Without giving too much away, I wrote a bit about RT, Kremlin propaganda, and journalistic ethics over at POLITICO Magazine:
RT didn’t start this way. When the Kremlin first breathed life into Russia Today in 2005, the outlet’s claimed motivation was to share a Russian viewpoint with its audience. According to Editor-in-Chief Margarita Simonyan, Russia Today would provide “a perspective on the world from Russia.” Gone were the bleary-eyed suits bleating about of fishery successes in Murmansk or applauding Tashkent’s cotton output. In stepped fresh-faced anchors, clean lines, swift camera swings. The cynicism enveloping Soviet news—transparent propaganda to audiences near and abroad—evaporated. Russia Today galloped out of Moscow, joining the clamor of international outlets vying for viewership.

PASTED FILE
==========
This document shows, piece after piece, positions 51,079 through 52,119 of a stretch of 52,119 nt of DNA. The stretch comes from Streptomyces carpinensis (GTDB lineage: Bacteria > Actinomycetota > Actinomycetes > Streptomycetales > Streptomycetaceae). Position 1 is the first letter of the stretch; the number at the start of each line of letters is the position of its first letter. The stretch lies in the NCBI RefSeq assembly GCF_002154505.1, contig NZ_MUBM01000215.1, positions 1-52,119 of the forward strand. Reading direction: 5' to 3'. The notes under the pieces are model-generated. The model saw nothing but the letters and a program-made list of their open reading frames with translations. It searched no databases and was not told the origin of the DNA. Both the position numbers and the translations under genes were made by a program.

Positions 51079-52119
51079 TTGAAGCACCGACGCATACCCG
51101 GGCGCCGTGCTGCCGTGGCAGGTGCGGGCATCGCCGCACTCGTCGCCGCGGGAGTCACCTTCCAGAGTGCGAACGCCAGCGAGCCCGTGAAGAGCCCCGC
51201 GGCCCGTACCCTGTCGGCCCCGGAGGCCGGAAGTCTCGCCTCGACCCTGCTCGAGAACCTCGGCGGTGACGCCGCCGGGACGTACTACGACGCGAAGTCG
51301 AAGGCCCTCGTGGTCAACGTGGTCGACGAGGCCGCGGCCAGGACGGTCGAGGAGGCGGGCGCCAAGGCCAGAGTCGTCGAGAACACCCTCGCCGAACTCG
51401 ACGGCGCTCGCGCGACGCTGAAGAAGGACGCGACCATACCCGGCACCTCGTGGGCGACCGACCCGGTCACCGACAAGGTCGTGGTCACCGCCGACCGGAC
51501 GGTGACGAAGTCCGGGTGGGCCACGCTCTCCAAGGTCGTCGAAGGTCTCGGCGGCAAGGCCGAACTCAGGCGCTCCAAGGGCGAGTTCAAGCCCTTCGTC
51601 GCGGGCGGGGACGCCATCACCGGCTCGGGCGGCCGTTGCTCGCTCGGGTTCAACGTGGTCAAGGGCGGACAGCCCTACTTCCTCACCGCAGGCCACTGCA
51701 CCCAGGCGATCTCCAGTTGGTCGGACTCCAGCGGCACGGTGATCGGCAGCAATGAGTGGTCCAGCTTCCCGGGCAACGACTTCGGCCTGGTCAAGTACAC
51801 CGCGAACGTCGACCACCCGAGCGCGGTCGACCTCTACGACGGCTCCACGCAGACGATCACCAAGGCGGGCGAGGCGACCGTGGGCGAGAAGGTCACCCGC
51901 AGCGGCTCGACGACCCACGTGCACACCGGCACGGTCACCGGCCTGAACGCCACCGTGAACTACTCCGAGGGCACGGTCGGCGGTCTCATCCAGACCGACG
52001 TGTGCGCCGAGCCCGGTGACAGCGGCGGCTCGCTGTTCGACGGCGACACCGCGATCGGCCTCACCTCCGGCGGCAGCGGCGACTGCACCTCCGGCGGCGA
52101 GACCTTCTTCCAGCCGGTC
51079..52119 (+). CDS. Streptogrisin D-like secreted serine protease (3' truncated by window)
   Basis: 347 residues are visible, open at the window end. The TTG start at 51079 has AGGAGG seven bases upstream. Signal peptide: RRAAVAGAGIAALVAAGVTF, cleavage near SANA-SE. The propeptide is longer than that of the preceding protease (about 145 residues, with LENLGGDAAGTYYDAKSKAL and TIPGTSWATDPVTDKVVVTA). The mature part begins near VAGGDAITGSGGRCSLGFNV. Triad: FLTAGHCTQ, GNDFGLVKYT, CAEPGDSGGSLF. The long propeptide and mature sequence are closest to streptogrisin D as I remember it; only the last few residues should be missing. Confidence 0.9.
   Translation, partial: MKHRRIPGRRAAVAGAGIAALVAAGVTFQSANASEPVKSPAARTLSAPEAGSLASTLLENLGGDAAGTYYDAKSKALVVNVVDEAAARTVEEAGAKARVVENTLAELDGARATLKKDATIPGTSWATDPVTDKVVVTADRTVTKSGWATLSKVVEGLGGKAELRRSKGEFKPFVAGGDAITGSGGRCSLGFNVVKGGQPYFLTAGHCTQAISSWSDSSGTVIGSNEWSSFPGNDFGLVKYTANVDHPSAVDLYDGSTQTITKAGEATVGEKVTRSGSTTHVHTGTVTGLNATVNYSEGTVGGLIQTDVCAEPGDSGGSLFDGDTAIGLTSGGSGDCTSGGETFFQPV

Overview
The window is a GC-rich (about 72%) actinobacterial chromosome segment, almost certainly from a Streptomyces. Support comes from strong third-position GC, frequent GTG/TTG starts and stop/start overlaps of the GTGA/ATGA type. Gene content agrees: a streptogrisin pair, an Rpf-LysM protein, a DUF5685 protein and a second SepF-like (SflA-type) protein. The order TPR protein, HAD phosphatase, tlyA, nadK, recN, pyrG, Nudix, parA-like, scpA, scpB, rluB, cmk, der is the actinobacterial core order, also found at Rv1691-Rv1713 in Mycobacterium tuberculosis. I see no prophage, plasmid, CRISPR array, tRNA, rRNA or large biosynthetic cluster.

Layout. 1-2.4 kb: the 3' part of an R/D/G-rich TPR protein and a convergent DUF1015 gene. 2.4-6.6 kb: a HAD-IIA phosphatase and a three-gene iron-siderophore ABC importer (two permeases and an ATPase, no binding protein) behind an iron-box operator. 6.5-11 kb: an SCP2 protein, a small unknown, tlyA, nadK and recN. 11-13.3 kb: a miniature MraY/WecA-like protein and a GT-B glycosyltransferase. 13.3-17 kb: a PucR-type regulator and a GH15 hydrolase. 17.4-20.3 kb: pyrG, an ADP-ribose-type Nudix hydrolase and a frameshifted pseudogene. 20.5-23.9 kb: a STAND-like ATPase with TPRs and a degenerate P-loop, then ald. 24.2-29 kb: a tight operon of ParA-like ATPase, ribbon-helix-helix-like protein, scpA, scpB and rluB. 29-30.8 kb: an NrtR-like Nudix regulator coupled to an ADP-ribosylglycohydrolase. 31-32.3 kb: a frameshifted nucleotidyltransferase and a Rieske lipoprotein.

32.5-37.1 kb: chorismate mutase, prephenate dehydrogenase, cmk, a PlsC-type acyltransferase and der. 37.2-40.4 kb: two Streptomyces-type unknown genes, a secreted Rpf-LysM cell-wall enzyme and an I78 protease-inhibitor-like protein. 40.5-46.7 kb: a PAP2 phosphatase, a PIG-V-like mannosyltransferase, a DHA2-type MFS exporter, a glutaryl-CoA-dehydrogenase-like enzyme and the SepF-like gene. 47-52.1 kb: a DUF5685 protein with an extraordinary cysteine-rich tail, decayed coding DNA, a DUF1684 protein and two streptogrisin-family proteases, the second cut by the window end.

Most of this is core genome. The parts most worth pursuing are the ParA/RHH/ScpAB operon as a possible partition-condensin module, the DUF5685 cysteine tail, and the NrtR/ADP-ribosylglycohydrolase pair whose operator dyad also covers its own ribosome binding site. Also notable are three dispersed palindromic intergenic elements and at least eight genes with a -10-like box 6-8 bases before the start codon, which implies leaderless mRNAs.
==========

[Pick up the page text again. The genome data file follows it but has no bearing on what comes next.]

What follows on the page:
And then something shifted. In 2009, the outlet—still funded and backed by the Kremlin—shifted its name to RT, dropping any outlying pretense of a Russian affiliation. As Simonyan clarified a year later, “Who is interested in watching news from Russia all day long?” In lieu of Moscow-centric programming, the outlet broadened, expanding content and viewership alike. Skirts shortened, and legs lengthened. Graphics morphed from informational to inflammatory. Hosts didn’t share the news, but screamed it, demeaned it, wailed along with guests about conspiracies and cloaked enemies aiming for you and your dearest.
Also, more than a handful of recent Diplomat pieces have been piling up. In lieu of piling an awkward list, they can all be found in the run-down here.